LACK OF COMMUNICATION

At Slapton Sands in 1944, the allies were rehearsing for D-day.
They had 10 landing craft full of men, protected by two small, elderly warships.
But they didn’t bother meeting beforehand to check they were all on the same radio frequency.
So that night, one of the warships had to turn back, but they couldn’t tell the 10 landing craft.
Then, German E boats began attacking, but the landing craft couldn’t tell each other.
By the morning three landing craft had been sunk and a thousand men were dead.
And this wasn’t the real thing remember, just a rehearsal.
You know what the real problem was?


Lack of internal communication.
Later that same year, Montgomery tried to land parachute troops behind enemy lines at Arnhem.
The idea was to capture a bridge and hold it until reinforcements arrived.
But the radios the parachutists were given didn’t have the range.
And no one had dared, or bothered, to tell Montgomery that.
So the parachutists couldn’t hold the bridge.
Around 2,000 were killed and over 6,000 captured.
You know what the real problem was?
Lack of internal communication.
In his book Bravo Two Zero, Andy McNab tells the true story of a mission in the Gulf War.
SAS troops were dropped behind enemy lines.
But the mission went wrong and they tried to call a helicopter to get them out.
But their radios didn’t have the range.
So all but one of the soldiers were killed or captured.
You know what the real problem was?
Lack of internal communication.
In the First World War the biggest naval engagement in history took place at Jutland.
Over 60 enormous battleships, the biggest in the world, faced each other.
250 warships in total, and the Royal Navy could have destroyed the German fleet.
But the smoke from the funnels of all those ships obscured the Royal Navy’s signal lamps and semaphore flags.
Nearly all the German ships escaped, because the British didn’t have radio in those days.
You know what the real problem was?
Lack of internal communication.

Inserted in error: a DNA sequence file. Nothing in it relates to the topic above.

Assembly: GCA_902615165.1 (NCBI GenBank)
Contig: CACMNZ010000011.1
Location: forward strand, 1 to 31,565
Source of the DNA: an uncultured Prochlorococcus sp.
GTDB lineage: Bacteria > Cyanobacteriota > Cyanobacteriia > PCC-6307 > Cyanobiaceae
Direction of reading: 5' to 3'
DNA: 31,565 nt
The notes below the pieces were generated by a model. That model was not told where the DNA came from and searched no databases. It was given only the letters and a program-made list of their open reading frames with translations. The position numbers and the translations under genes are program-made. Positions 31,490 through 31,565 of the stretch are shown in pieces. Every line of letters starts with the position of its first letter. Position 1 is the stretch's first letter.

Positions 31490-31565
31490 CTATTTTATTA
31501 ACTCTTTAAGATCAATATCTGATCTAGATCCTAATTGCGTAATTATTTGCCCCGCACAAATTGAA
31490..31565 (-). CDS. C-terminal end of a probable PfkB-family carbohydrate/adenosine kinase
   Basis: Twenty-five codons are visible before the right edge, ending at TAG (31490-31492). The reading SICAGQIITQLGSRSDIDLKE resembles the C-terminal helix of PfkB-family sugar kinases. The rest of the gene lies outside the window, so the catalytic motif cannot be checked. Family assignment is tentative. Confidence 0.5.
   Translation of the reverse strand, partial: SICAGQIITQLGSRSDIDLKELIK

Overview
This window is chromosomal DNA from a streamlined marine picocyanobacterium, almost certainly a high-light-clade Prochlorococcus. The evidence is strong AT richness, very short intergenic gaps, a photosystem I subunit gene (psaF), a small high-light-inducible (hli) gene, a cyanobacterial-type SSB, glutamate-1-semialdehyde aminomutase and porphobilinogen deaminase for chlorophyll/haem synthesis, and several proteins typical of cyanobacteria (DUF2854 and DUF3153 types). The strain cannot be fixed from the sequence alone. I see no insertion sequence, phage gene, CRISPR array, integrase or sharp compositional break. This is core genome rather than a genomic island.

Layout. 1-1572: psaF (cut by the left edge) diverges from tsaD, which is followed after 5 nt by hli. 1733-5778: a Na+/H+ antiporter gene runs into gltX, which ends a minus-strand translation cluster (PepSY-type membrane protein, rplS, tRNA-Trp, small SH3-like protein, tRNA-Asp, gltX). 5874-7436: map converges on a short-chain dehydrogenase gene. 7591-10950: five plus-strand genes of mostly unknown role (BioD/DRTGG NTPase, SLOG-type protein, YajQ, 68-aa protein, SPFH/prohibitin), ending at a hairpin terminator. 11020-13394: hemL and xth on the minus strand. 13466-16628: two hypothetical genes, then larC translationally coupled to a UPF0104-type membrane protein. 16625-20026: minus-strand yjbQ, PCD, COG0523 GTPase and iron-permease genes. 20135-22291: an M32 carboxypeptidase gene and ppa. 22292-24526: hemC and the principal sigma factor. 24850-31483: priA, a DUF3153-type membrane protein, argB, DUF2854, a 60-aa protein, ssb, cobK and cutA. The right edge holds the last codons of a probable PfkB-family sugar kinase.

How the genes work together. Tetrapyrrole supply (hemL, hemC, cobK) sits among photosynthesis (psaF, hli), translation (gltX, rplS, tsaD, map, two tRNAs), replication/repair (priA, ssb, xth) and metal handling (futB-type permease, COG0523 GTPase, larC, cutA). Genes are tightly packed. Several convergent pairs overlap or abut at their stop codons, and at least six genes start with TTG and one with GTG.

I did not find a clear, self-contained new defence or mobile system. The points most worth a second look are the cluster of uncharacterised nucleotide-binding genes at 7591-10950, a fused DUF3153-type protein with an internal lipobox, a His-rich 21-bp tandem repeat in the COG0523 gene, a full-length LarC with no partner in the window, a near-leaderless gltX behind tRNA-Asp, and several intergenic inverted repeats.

In the Crimean War, the Light Brigade were asked to retrieve a few British guns the enemy were towing away.
But the man delivering the message, carelessly pointed to the wrong guns, and the Light Brigade attacked the entire Russian artillery by mistake.
600 of the world’s finest cavalry were destroyed by cannon fire.
You know what the real problem was?
Lack of internal communication.
Often, in any high stress situation, what goes wrong is down to lack of internal communication.
One lot of people can’t, or won’t, tell another lot of people what they want them to do.
They just assume they know.
They don’t think it should need spelling out.
But, of course, the other people don’t know.
They aren’t mind readers.
And most of the time it does need spelling out.
And one lot of people don’t do what the other lot expects them to do.
Because of lack of internal communication.
That’s how we all are unfortunately.
We assume people will know what we want them to do.
So we don’t think we need to bother telling them.
We don’t communicate.
Then, they don’t do what we want and it all goes wrong.
And we lose a pitch, or a client, or a good ad.
Just because we are too stressed, or too lazy, or too embarrassed to communicate.
And we are shocked and amazed when it goes wrong.
And then we put lots of effort into sorting out who’s to blame.

The effort we could have put into communicating in the first place.

  • michael rowland

    Dave
    Your main point, surely, is that internal communication is not just talking but also being open to listen. One thing business can learn from those military examples is: don’t obey orders without question.  

  • Dave Trott

    Totally agree Michael.

  • john woods

    Brilliant examples, Dave
    Incommunicado just doesn’t cut it.
    Luckily all I was ever under fire from was footballs. I quickly became very adept at telling my back line what to do. Sometimes during the games they took offence as to my tone but that didn’t deter me. 
    They quickly appreciated it was all for the greater good.

  • Dave Trott

    Tony Adams said the same thing John.
    At first, when he used to shout at the defence to get them organised, everyone thought he was cocky.
    But eventually it resulted in the best defence Arsenal ever had.

    • john woods

      That hand up for offside routine he perfected must have come in handy at a crowded bar too.

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